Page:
Focus On What Truly Matters

By Mike Robbins

Over the past few months I’ve been thinking a lot about what truly matters.  My mom’s diagnosis, illness, and death have caused me to stop, question, and look more deeply at the things and people in my life that are important.  Through the pain and challenge of this experience, I’ve also been grateful for the perspective and awareness it has opened up.

What I’ve noticed is that, sadly, I don’t focus on what and who truly matters to me as much as I’d like. I tend to get distracted by fears, ego-obsessions, drama (in my own life and in the world), ambitions, and all sorts of survival instincts and emotional reactions.  While I understand and have empathy for the fact that this is all part of being human, I also recognize that when I get distracted like this, I’m not able to fully engage in the most important activities, relationships, and situations in my life.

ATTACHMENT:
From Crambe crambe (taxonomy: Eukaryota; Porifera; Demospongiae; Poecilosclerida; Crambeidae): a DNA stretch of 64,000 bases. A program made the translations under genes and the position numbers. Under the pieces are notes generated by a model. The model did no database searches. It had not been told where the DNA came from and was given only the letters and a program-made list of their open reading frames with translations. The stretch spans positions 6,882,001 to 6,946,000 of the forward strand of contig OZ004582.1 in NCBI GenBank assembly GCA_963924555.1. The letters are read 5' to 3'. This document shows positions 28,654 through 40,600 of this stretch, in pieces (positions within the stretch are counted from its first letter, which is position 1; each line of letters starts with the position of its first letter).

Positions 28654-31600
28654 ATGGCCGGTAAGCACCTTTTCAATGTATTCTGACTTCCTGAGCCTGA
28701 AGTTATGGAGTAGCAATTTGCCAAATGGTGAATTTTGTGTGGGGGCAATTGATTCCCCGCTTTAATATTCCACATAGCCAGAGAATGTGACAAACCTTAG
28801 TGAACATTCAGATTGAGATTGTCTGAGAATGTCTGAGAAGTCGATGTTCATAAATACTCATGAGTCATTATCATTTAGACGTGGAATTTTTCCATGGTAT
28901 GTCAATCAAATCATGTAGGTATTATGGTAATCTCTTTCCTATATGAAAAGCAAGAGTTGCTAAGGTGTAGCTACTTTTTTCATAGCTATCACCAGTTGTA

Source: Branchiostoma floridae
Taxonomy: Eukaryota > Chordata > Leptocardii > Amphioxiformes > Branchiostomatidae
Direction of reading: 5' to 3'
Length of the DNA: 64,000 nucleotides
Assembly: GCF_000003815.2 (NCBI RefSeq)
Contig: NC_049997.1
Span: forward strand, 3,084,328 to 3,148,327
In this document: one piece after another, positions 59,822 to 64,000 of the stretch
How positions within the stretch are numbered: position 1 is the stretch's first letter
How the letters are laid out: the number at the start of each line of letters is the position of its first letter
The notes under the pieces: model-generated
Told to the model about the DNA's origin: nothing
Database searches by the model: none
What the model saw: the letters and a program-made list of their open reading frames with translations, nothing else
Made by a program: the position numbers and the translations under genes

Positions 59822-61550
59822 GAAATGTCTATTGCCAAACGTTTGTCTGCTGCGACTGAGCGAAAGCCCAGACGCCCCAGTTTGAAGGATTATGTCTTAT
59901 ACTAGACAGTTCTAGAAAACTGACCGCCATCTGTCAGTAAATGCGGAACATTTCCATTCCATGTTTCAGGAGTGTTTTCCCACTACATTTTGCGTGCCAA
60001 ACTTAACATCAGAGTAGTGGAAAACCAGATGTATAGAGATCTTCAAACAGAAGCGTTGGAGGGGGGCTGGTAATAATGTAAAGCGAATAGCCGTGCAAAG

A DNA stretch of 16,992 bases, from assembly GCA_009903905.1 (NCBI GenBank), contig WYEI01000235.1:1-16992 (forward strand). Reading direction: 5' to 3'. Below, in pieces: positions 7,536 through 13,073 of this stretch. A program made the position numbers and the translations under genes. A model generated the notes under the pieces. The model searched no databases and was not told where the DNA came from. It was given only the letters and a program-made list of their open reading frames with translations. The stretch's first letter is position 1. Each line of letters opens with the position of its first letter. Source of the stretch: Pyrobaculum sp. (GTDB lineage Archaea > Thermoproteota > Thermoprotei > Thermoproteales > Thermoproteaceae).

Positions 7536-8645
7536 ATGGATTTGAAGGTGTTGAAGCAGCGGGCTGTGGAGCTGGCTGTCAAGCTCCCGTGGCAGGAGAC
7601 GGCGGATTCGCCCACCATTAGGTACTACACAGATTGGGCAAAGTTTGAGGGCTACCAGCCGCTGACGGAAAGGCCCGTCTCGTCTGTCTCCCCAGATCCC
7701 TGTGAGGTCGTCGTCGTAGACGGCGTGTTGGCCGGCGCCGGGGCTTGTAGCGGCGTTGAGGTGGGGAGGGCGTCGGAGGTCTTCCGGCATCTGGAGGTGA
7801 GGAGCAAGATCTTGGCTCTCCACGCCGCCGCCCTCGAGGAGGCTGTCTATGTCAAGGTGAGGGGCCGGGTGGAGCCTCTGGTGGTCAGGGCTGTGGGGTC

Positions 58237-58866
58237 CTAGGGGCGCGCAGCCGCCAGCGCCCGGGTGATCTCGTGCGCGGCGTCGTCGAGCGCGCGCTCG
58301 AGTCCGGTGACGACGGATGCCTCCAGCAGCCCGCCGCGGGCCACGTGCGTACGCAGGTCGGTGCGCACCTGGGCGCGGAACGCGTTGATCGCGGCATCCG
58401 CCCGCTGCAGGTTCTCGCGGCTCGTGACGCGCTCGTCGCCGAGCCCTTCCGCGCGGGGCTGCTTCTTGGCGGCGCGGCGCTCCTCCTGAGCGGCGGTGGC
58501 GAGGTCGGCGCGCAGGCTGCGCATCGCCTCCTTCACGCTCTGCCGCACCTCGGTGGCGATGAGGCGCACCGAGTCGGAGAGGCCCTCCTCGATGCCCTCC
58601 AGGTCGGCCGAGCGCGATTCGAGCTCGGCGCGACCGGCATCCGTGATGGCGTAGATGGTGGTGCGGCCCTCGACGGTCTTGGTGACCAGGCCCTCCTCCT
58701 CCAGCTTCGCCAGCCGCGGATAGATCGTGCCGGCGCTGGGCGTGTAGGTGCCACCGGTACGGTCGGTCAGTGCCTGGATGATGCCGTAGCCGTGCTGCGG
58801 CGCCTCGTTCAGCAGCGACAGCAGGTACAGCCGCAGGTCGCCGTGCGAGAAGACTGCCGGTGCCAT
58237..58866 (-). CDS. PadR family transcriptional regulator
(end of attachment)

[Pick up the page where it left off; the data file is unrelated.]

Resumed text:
Maybe you can relate?

Why do we get so distracted in our lives?  Why does it sometimes take illness, crisis, injury, tragedy, or even death to wake us up and get our attention?

First of all, I think we clutter up our lives with too much “stuff.”  We’re too busy, over-committed, and information obsessed.  Our to-do lists are too long and we run around trying to “keep up” or be “important,” and in the process stress ourselves out to no end.  Even though many of us, myself included, often complain (out loud or just in our heads) that we can’t do anything about this – based on the nature of life today, technology and communication devices, and/or the responsibilities of our lives, families, and jobs – most of us have more of a say over our schedules, how much we engage in electronic communication, and the amount of “stuff” we clutter into our lives.  Much of this distracts us from what’s most important.